COMMON NAME: Great Blue Heron
SCIENTIFIC NAME: Ardea herodias
Not a great picture, right? This is a distant, shadowy picture of the one Great Blue Heron I’ve seen around here, flying over my property (10 Mar 2012). Its primary hang-out is the neighbor’s pond 1/4 mile up the road.
Below you will find much better pictures of this bird that I took a week later while riding past the neighbor’s pond.
Click on any photo to enlarge
This one’s a bit blurry, but it’s the only photo I got pre-flight. I promise, there are better, clearer shots provided below.
DESCRIPTION: The Great Blue Heron is a large wading bird common near the shores of open water and in wetlands over most of North and Central America as well as the Caribbean and the Galápagos Islands. It is rare in Europe.
It has head-to-tail length of 36–54 in, a wingspan of 66–79 in, a height of 45–54 in, and a weight of roughly 4-1/2 to 8 pounds. Features include grayish flight feathers, red-brown thighs, and a paired red-brown and black stripe up the flanks.
The bill is dull yellowish, becoming orange briefly at the start of the breeding season, and the lower legs gray, also becoming orangish at the start of the breeding season.
Just as it’s taking off from its standing/wading position. What a beautiful big bird.
In this photo, the neck is straight, it has not yet adjusted its head to an S-shape as it does in full flight.
HABITAT: “The Great Blue Heron can adapt to almost any wetland habitat in its range. They may be found in numbers in fresh and saltwater marshes, mangrove swamps, flooded meadows, lake edges, or shorelines. They are quite adaptable and may be seen in heavily developed areas as long as they hold bodies of water bearing fish.” – Wikipedia excerpt
Here you can see the neck bending into the S-shape. Notice also the long, dark plumage extending from the head.
FOOD: “The primary food for Great Blue Heron is small fish, though it is also known to opportunistically feed on a wide range of shrimp, crabs, aquatic insects, rodents and other small mammals, amphibians, reptiles, and small birds. Herons locate their food by sight and usually swallow it whole. Herons have been known to choke on prey that is too large.” – Wikipedia excerpt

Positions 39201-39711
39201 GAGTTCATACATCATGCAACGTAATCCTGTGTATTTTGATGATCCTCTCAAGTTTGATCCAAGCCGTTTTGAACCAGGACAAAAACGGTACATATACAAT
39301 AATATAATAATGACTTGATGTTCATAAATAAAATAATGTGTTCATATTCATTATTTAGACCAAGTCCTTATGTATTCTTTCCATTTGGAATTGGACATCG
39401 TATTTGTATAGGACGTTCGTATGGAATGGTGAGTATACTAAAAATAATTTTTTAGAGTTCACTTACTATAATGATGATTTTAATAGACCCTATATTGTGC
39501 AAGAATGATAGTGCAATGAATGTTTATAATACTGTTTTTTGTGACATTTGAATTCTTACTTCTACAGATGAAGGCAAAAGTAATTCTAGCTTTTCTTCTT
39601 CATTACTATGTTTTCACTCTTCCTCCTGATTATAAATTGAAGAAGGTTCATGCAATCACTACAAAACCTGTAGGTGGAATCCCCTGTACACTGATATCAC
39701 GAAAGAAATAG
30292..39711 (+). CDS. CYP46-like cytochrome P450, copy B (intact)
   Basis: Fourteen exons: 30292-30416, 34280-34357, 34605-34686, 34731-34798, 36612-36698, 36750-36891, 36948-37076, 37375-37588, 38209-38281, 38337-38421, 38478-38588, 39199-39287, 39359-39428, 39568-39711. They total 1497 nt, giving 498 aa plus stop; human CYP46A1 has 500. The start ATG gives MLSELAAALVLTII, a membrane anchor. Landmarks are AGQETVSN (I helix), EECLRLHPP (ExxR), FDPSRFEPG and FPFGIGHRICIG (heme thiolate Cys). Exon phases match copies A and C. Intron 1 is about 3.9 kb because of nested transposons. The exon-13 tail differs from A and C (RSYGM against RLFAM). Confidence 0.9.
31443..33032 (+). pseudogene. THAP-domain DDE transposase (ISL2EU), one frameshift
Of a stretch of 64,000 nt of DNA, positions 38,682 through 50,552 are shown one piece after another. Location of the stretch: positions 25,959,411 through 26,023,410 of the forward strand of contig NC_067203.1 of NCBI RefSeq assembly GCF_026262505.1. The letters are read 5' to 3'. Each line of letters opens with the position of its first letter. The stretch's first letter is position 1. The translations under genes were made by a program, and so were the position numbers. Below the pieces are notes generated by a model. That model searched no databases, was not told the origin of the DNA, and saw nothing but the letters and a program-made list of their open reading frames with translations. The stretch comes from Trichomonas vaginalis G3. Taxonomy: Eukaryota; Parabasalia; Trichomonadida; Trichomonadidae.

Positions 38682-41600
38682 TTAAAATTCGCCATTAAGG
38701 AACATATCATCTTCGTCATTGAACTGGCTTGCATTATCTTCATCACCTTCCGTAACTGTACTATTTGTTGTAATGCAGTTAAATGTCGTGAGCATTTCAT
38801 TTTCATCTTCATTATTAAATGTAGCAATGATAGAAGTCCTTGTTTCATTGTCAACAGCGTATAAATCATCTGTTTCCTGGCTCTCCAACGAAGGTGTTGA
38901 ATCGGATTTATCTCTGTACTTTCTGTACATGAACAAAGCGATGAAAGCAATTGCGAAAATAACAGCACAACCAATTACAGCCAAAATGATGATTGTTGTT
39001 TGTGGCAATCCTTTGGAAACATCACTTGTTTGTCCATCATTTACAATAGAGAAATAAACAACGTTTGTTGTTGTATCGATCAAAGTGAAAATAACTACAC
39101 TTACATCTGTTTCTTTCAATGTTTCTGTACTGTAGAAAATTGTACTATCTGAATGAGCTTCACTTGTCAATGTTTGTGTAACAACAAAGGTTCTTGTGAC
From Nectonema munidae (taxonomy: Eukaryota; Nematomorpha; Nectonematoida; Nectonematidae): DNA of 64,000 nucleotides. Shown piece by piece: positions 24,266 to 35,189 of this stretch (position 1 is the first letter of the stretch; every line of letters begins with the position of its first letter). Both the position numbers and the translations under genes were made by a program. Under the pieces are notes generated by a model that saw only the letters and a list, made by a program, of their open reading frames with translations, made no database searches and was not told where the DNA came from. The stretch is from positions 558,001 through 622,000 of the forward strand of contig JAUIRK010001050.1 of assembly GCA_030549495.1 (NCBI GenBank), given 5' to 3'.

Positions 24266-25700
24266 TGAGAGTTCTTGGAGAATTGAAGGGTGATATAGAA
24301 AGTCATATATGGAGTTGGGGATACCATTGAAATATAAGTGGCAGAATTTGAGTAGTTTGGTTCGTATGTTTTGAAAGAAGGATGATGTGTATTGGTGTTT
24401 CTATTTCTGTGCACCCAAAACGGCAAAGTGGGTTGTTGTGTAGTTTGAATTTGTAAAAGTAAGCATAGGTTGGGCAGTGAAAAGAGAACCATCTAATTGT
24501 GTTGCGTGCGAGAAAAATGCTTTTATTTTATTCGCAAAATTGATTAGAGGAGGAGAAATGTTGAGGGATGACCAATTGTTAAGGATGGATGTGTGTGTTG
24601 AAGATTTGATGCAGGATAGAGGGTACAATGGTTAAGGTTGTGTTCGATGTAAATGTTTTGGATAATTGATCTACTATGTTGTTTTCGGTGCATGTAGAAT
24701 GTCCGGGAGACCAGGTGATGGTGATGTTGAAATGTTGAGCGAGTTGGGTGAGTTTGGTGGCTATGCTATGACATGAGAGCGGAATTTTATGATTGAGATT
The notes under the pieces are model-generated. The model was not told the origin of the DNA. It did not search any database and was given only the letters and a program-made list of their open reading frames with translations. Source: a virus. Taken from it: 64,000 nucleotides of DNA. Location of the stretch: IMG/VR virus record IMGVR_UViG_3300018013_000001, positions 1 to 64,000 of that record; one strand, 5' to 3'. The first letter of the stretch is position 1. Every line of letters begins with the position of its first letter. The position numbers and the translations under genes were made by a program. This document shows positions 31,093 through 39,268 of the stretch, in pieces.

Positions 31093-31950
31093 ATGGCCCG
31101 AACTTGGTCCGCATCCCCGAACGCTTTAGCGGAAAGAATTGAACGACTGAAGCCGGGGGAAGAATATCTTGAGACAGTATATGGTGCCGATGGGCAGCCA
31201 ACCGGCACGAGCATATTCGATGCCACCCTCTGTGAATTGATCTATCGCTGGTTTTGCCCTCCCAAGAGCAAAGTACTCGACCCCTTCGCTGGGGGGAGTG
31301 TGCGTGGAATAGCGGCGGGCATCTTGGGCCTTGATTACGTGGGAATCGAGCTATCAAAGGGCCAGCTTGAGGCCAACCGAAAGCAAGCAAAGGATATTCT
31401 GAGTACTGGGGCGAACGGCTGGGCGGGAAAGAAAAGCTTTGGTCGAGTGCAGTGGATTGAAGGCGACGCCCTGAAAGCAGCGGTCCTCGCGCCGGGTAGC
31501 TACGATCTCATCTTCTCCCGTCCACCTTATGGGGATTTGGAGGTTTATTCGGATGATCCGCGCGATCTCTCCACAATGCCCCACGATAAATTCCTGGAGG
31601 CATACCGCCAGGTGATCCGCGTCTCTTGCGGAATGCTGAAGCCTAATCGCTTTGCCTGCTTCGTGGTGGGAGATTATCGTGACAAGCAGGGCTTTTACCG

A little bit of a different view/angle, showing more of the neck and shoulder are and a varying wing position.
BREEDING: “Great Blue Herons build a bulky stick nest, and the female lays three to six pale blue eggs. One brood is raised each year. If the nest is abandoned or destroyed, the female may lay a replacement clutch. Reproduction is negatively affected by human disturbance, particularly during the beginning of nesting. Repeated human intrusion into nesting areas often results in nest failure, with abandonment of eggs or chicks.
Both parents feed the young at the nest by regurgitating food. Parent birds have been shown to consume up to four times as much food when they are feeding young chicks than when laying or incubating eggs.” – Wikipedia excerpt
And it is gone. It usually keep fairly low to the ground until it reaches the other end of the field (and its pond) and then lifts off over the surrounding trees, flies a circle around the area, touching back down at its place near the pond’s edge.
I’ve noticed that this bird has taken up residence at the neighbor’s pond for about the last 3 years, I think year-round. We’ve been living here for 5. I think it’s a solitary Great Blue Heron, as I’ve never seen a 2nd one around.
For more information on, and other photos of, the Great Blue Heron, visit the Wikipedia page (click here).
For highly detailed and comprehensive info and a large supply of photos, visit the Great Blue Heron record at Encyclopedia of Life (click here).
I hope to capture more and better Heron flight photos over my rural Texas property one of these days.